Contact: Brenon Daly
A little more than four months after selling to Marlin Equity Partners, Emptoris reached into the deep pockets of its buyout shop owner to fund its first acquisition: the recent pickup of the contract and service management business from Click Commerce. The deal was part of a larger divestiture of Click Commerce by Illinois Tool Works (ITW), effectively unwinding its September 2006 acquisition. In all, three Click Commerce units went to Marlin, with only the contract and service management unit getting slotted under Emptoris.
As we noted when ITW announced the divestiture last October, Click Commerce was a puzzling purchase for ITW, a 96-year-old company that makes everything from commercial ovens to industrial packing tape to arc welders. ITW paid $292m for Click Commerce in 2006. Although terms weren’t disclosed, we understand that the unit Emptoris acquired was generating some $15m in sales. With the additional revenue, we estimate that Emptoris would be running north of $50m.
Whatever size the check that Emptoris wrote for the Click Commerce division, we would note that one insider at rival Ariba quipped that Emptoris better not spend all ‘our’ money. The Ariba source was needling its rival about the fact that a patent lawsuit between the two companies is currently in the final stages. A jury has awarded – and the court has affirmed – some $6m in damages to Ariba. Emptoris is appealing the judgment.
It turns out that software doesn’t really fit in a toolbox, after all. Illinois Tool Works, which reports third-quarter earnings Thursday, said recently that it plans to divest its Click Commerce division. (With the process just beginning, we don’t expect ITW to say much about the divestiture during tomorrow’s call.) The move would unwind ITW’s puzzling purchase two years ago of the supply chain management vendor. It paid $292m in cash for Click Commerce in September 2006.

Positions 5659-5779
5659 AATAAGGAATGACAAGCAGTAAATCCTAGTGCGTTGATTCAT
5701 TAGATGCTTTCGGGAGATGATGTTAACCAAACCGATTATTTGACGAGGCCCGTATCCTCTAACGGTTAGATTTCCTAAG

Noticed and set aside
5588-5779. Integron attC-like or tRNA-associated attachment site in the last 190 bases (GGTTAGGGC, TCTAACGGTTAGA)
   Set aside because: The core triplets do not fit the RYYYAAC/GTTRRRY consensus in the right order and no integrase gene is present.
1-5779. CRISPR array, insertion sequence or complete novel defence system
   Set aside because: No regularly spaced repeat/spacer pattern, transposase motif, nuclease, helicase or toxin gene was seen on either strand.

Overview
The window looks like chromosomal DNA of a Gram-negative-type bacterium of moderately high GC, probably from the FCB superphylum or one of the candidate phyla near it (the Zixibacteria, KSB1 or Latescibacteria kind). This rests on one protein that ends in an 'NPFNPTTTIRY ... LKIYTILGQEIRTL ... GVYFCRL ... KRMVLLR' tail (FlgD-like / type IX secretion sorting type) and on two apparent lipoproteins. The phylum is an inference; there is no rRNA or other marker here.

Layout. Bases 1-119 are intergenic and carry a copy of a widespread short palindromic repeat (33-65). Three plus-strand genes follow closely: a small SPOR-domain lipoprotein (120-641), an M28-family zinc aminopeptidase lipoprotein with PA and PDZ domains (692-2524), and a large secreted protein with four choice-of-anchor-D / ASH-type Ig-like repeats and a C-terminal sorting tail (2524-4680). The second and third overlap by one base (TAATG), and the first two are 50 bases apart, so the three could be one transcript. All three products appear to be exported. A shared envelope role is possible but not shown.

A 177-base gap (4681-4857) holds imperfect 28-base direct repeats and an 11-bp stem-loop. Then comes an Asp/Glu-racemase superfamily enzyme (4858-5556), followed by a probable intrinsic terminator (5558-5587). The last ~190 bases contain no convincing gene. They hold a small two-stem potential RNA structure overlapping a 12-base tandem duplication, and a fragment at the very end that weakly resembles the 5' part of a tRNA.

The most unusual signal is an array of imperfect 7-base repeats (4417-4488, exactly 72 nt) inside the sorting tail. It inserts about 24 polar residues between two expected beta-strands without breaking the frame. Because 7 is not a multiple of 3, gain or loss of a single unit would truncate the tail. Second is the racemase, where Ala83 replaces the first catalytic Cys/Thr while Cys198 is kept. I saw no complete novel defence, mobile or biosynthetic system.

ITW is a 96-year-old company that makes everything from commercial ovens to industrial packing tape to arc welders. It has inked more than 50 acquisitions during each of the past two years, spending about $1bn in 2007 and $1.7bn in 2006. And the company is on pace for a similar number of deals this year, having notched 26 buys in the first two quarters. Acquisitions are key for ITW, since the additional revenue picked up represents virtually the only growth at the company. In 2007, its core business expanded just 1.8%.
In announcing the divestiture, ITW indicated that Click Commerce had sales of $67m last year. (That was down slightly from the $74m the company posted in the four quarters prior to the acquisition.) And although ITW hasn’t broken out updated cash-flow figures for Click Commerce, the company has, historically, been a profitable operation. (In the two quarters leading up to the acquisition, Click Commerce had run at a solid 24% operating margin.) We suspect that any number of buyout firms – perhaps those that missed the sale of i2, another big supply chain management company – would be interested in taking a look at the book on Click Commerce.